SIGCSE 2010 AlgoViz Survey Results

The AlgoViz team is back from SIGCSE 2010 in Milwaukee, and it was a huge success! Thanks to everyone who visited our booth in the Exhibition or attended our Special Session! One of the many things we did at the conference was run a brief survey about AVs and using them in the classroom. This survey was included in the participant's bag that all registrants received, it was handed out at the booth in the Exhibition, and it was also handed out at the Special Session.

This survey follows in the spirit of prior brief surveys given to participants at similar venues in the past [1].

A short disclaimer before we present the results. Survey participants certainly do not reflect a random sample of CS educators. First, they were attendees of the SIGCSE conference. Second, they probably had some interest in algorithm visualization, since they bothered to return the survey, perhaps triggered by a visit to our booth or the special session. Though, some might have been attracted by the opportunity to win a $25 gift card to Amazon.com. smiley

Congratulations to Tonya Groover who won the card, and thanks to all who filled out the survey!

(1) Using algorithm visualizations can help learners learn computing science.

  • Strongly Agree: 18
  • Agree: 23
  • Neutral: 2
  • Disagree: 0
  • Strongly Disagree: 0

This question closely mirrors questions asked in prior surveys. The results are pretty much the same as we have seen over the past 10 years. For years, instructors have overwhelmingly indicated that they think using algorithm visualization in courses is a good idea.

(2) Have you used any AVs in a class that you taught in the past two years?

  • Yes: 22
  • No: 19

This could be a significant finding. Prior surveys that asked similar questions received fairly low positive response in terms of instructors indicating that they actually used AVs in their courses. For the first time, so far as we know, a majority of respondents indicated recent use of AVs in a class.

Many cautions are in order here. First, again, the respondents are not a random sample. But then, it is reasonable to expect that the respondents to this survey are similar to respondents of similar surveys in the past (i.e., the fact that they filled out the survey indicates that they are probably interested in AVs to some degree). Second, it is not clear that all of the "yes" answers refer to what we might all consider to be "AVs". But they probably all refer to some sort of software visualization run on a computer. In any case, this does seem to indicate a meaningful increase in AV use.

A number of factors might be contributing to increased use of AVs in real classes. More AVs are available than ever before, backed up by improved research studies and improved access through sites such as this one. But perhaps most importantly, increased access to the Internet by students and instructors, combined with easier access to projectors and Internet links in the classroom, might be making AV use more practical. I know that at my own university, while it has been "possible" to project Internet material from a computer in a class for over a decade, it has only been in the past couple of years that such access has become truly ubiquitous in all of our classrooms. From my discussions with instructors and from comments on the survey forms, I know that not all schools are really there yet with the classroom support infrastructure.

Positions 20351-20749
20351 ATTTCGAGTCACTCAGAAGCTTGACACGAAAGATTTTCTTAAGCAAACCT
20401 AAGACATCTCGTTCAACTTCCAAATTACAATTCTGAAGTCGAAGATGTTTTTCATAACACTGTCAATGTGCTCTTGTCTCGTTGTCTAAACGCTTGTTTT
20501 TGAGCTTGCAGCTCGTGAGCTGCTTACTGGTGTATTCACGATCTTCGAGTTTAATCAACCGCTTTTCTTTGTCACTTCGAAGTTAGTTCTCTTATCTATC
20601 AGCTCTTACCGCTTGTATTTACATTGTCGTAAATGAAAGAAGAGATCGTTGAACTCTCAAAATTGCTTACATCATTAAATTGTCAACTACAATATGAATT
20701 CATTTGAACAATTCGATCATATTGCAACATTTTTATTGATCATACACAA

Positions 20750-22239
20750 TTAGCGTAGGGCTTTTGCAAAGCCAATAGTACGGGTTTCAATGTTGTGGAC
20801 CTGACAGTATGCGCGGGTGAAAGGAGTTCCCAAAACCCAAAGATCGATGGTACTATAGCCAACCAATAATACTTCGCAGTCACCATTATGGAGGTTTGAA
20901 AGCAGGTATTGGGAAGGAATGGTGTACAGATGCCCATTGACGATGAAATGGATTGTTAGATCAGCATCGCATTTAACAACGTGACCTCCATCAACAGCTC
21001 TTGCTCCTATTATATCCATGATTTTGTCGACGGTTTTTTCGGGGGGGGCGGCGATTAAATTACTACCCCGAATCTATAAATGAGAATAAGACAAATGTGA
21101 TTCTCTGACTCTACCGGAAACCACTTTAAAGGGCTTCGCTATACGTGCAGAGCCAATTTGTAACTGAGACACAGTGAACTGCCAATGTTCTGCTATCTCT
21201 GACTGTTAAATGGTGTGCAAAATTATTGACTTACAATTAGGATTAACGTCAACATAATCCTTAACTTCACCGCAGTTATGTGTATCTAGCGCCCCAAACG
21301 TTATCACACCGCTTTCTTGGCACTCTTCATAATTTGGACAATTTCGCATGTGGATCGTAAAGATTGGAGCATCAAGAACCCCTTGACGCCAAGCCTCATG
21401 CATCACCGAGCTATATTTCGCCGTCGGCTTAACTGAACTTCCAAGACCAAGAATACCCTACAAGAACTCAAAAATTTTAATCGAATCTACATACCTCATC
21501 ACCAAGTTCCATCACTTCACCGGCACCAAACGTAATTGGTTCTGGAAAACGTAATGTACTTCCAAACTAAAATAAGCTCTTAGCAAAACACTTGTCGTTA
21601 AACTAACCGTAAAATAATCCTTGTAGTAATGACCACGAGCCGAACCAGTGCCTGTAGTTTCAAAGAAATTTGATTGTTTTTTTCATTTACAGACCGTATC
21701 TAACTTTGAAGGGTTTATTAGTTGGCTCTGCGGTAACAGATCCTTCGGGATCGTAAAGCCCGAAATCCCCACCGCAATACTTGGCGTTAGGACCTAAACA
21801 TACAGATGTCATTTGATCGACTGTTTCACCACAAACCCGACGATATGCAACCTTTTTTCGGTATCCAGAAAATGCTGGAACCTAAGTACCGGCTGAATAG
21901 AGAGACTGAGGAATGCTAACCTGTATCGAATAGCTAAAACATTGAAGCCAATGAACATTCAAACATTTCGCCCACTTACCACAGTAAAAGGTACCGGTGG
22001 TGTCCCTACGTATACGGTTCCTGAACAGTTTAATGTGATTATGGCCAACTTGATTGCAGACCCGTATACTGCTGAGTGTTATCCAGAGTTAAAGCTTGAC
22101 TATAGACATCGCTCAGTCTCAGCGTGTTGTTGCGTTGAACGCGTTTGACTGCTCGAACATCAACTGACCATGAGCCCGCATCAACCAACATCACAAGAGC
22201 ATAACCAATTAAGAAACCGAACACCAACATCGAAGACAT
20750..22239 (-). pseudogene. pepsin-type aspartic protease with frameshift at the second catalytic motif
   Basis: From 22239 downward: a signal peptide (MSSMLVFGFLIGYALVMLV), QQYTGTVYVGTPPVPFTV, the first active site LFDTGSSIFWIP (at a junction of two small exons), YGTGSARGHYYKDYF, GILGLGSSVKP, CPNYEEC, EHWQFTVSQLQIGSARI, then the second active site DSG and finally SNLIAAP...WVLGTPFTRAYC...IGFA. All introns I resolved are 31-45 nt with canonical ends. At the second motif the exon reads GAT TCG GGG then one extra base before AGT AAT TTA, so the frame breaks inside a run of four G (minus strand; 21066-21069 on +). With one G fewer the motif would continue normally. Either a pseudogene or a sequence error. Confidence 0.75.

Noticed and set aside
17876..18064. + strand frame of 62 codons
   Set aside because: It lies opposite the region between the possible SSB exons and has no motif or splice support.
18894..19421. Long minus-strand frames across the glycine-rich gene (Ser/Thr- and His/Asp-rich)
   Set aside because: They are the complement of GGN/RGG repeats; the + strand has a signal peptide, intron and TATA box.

(3) What do you see as the greatest impediments to using AVs in your courses?

Here, I have aggregated the various text responses into broad categories. This involved some interpretation, and not everyone might categorize each response as I have. But hopefully this qualitative analysis sheds light on the current thinking of instructors.

  • Trouble with finding suitable AVs: 13
  • Trouble with integrating AV material into the course: 11
  • Difficulty of making AVs: 3
  • Finding class time to fit AVs in: 2
  • Classroom limitation: 1
  • Question the pedagogical utility of AVs: 1

We see here that the largest single category is trouble with finding materials. I guess that is good news for the AlgoViz Portal, since that is just what we are here for. smiley And hopefully we will become a meaningful resource to instructors and some day this will be a "solved" problem. The second largest category is much harder to deal with. It relates to integrating materials into courses once they have been discovered or created. This is a well-known problem. I struggle with this myself. While it is easy to throw out pointers to AVs as "supplemental material", it is plain hard work taking AVs and actually integrating them into your lectures, your labs, or your assignments. Hopefully information at this site can lower the bar for more instructors. And perhaps those instructors who feel the need to create their own simulations will either find that what they need is readily available, or else find good tools with which to implement their vision.

Did you see us at SIGCSE? What do you think about the survey results?


References

  1. Naps, T. L., G. Rößling, V. Almstrum, W. Dann, R. Fleischer, C. D. Hundhausen, A. Korhonen, L. Malmi, M. F. McNally, S. H. Rodger, et al., "Exploring the role of visualization and engagement in computer science education", ITiCSE-WGR '02: Working group reports from ITiCSE on Innovation and technology in computer science education, New York, NY, USA, ACM, pp. 131–152, 2002.